This week, we’re sharing stories from Lizzie Presser, Linda Villarosa, Maurice Chammah, Mike Giglio, and Will Storr.
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Lizzie Presser | The California Sunday Magazine | June 1, 2017 | 26 minutes (6,730 words)
After their mother was arrested and deported to Nogales, Mexico, the Marin children became wards of the state, forced to split up and live in separate homes in an overwhelmed and underfunded foster care system. Their story is just one example of the roughly half a million U.S.-born children who’ve lost a parent to arrest, detention, and deportation between 2009 and 2013.
Linda Villarosa | New York Times Magazine | June 6, 2017 | 36 minutes (9,168 words)
In the Southern United States, the Centers for Disease Control and Prevention predicted that if current rates continue, one in two African-American gay and bisexual men will be infected with the virus.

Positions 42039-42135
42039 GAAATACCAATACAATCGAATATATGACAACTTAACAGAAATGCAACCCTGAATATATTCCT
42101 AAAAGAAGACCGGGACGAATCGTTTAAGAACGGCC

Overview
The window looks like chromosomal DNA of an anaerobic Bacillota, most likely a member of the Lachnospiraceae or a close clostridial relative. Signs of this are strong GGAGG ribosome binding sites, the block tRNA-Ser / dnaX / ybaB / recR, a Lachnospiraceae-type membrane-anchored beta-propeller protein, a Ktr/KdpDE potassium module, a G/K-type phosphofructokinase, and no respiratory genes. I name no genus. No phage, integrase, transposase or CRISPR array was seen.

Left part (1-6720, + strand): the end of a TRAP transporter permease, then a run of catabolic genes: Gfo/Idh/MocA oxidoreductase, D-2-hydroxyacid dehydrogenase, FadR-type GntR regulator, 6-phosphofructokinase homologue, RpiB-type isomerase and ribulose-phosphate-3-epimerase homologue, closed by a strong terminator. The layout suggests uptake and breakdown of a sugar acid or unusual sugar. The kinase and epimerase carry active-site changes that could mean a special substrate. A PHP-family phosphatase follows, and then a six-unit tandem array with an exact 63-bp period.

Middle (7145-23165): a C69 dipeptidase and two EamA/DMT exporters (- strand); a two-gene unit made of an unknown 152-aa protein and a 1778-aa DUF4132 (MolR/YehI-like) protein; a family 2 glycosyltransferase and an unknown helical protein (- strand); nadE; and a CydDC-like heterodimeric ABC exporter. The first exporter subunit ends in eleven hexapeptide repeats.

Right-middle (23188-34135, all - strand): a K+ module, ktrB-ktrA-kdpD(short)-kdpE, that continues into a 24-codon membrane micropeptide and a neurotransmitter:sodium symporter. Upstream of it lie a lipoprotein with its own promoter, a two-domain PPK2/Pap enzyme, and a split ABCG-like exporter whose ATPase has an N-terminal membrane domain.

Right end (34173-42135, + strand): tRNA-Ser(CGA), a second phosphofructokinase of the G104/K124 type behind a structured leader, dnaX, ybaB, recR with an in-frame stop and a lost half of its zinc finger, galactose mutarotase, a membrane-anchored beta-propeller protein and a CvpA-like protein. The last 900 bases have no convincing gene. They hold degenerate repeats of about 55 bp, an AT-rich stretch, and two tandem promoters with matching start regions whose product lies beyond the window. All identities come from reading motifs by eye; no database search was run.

Maurice Chammah | Esquire | May 22, 2017 | 24 minutes (6,000 words)
Ray Spencer spent nearly half his life in prison, convicted of raping his own children. It’s a crime he doesn’t remember committing, and as adults, his grown children began questioning their own memories and set out to find justice for their father.
Mike Giglio | BuzzFeed | June 3, 2017 | 32 minutes (8,200 words)
BuzzFeed reporter Mike Giglio and photographer Warzer Jaff embedded with the elite Iraqi special forces soldiers on the front lines of the battle against ISIS. Their account tells the story of a seven-month attempt to free the Iraqi city of Mosul, with special attention to the “the men they lost along the way.”
Will Storr | The Guardian | June 3, 2017 | 14 minutes (3,612 words)
By now, the idea that positive self-esteem is necessary for success is more or less taken for granted. But what if it’s all based on very shaky, smartly packaged science?